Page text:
Signing the 38-year-old veteran was Jon Horst’s smartest free agency move; Korver ready to thrive in Coach Bud’s system

By Tyler Job


The NBA community might as well call Milwaukee Bucks general manager Jon Horst a genius.

After re-signing Khris Middleton, Brook Lopez and George Hill, as well as adding Robin Lopez,  Wesley Matthews and Thanasis Antetokounmpo, the reigning NBA Executive of the Year did not stop there.


Instead, he continued his wave of savvy signings, this time officially locking in one of the game’s best 3-point shooters of all-time in Kyle Korver to a one-year, veteran’s minimum deal worth about $2.7 million July 25. With Korver now a part of a completely loaded Bucks squad, he only effectively adds to the “let it fly” scheme in Milwaukee.

Korver for his career is a 42.9 percent 3-point shooter, which ranks second-best all-time behind Steph Curry’s 43.6 percent. Korver also ranks fourth all-time in total 3-pointers made, behind Curry, Reggie Miller and leader Ray Allen.

Korver’s shooting last season dwindled slightly, but he still averaged 39.7 percent from downtown and put up about nine points per game off the bench after spending time with the Cleveland Cavaliers and Utah Jazz.

The former Creighton star’s ability to hit the three is exactly what head coach Mike Budenholzer wants: surround Giannis Antetokounmpo with as many shooters as possible so that he can get spacing and demolish the competition. If Korver is a distraction with Giannis on the floor, that just spells more doom for whoever defends the Greek Freak.

Not only does Korver bring abundant 3-point shooting, but he also brings in a lot of experience the Bucks lacked a year ago. Korver is 38 and has had 13 playoff runs in his 17-year NBA career, including two NBA Finals runs with the Cavs. Not too shabby.

Milwaukee last year started last season as a team full of very good players with not very much playoff experience. Horst helped that cause a little by trading for Hill last December and Pau Gasol in February. But, Gasol barely played, so the only player on the court for the Bucks in the playoffs with a lot of experience was Hill, and he was one of Milwaukee’s best players during that run.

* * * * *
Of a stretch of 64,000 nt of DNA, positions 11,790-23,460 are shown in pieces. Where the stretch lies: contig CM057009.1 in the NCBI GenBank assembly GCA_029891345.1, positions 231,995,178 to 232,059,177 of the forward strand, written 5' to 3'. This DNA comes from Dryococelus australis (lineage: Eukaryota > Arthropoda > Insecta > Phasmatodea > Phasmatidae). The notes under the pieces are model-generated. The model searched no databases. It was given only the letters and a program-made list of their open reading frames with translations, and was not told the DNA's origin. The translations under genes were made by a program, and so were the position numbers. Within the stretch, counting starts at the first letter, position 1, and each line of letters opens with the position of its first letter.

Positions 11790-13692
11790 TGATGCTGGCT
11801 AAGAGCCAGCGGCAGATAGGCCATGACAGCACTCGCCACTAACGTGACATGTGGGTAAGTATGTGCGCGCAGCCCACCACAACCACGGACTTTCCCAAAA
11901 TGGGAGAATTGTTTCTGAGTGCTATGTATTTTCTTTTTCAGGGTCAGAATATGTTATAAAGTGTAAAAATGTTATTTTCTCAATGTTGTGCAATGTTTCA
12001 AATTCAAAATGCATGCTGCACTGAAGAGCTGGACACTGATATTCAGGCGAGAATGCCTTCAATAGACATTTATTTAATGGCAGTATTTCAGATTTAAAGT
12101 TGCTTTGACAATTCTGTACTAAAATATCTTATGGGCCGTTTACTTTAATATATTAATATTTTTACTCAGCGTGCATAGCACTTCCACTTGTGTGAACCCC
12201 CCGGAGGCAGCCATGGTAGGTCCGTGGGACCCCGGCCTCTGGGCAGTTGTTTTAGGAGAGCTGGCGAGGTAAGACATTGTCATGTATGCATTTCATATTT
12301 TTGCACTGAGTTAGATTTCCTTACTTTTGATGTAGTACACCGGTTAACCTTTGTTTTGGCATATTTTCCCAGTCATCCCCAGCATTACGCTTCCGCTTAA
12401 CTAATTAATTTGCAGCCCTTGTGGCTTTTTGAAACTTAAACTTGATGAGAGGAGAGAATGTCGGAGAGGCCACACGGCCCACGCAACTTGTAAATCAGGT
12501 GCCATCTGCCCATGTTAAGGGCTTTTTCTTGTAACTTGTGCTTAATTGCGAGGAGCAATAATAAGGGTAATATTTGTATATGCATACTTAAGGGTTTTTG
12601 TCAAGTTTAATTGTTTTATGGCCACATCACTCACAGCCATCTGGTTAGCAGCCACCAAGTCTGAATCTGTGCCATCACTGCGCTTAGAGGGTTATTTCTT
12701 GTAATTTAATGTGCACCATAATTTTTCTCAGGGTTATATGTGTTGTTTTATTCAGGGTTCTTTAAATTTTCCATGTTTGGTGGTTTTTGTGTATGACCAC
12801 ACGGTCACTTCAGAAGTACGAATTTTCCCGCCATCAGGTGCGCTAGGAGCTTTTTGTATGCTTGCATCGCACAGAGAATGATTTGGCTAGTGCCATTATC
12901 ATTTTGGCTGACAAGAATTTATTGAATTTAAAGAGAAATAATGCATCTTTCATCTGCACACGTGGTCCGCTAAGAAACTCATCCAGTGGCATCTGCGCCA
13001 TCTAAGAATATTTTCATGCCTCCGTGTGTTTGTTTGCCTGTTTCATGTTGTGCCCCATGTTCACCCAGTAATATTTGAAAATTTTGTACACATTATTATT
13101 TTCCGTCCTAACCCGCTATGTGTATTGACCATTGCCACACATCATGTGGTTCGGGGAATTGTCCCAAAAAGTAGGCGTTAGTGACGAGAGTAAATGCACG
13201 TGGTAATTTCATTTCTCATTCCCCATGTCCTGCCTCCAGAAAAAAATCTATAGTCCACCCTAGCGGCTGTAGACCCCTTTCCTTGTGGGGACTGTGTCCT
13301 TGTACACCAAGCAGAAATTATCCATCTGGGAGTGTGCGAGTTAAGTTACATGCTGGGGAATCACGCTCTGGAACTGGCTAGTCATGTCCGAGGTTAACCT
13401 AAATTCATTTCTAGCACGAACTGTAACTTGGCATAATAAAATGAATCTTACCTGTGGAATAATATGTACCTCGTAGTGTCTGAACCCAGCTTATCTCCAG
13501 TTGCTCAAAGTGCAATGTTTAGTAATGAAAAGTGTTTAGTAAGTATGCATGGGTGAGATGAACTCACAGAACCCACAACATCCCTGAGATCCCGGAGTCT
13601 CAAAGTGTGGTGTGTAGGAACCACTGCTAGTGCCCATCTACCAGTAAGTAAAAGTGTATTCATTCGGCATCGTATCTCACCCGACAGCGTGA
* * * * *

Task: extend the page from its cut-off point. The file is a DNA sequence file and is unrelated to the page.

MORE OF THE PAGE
Korver only adds to that playoff experience, and that will surely help the Bucks’ core players develop stronger when it matters most.

Some tend to forget that the 38-year-old once played for Budenholzer as a member of the Atlanta Hawks, and played some of his best hoops under Coach Bud. He averaged 12 points per game and 47.2 percent from three in Bud’s first year as Hawks head coach in 2013. The following year, Korver secured his first and only All-Star selection while averaging a slightly better 12.1 points per game and 49.2 percent shooting from downtown.

The more underrated aspect of Korver’s game is his passing. He’s averaged 1.7 assists per game throughout his 17-year career, and for a straight-up shooter, averaging about two assists per game is not a bad statistic.

Korver has never really been a strong defender, but he is more of a team defender and relies on the rest of the teammates to force turnovers. He’s only averaged 0.7 steals per game up to this point, but Korver is on a squad loaded with lock-down defenders that should alleviate pressure on him to come up with defensive plays of his own.

However, Korver was not brought to Milwaukee to be a top-notch defender, no. It’s his top-notch shooting that the Bucks needed to ensure they remain in serious contention for a championship.

With Korver now on an arguably improved Bucks team, he joins the list containing Hill, Matthews, Khris Middleton, Brook Lopez, Pat Connaughton, Sterling Brown, Ersan Ilyasova and Donte DiVincenzo as all go-to shooters if needed.

It appears as though the Bucks are ready to “let it fly” on a whole new level.

 

 

 

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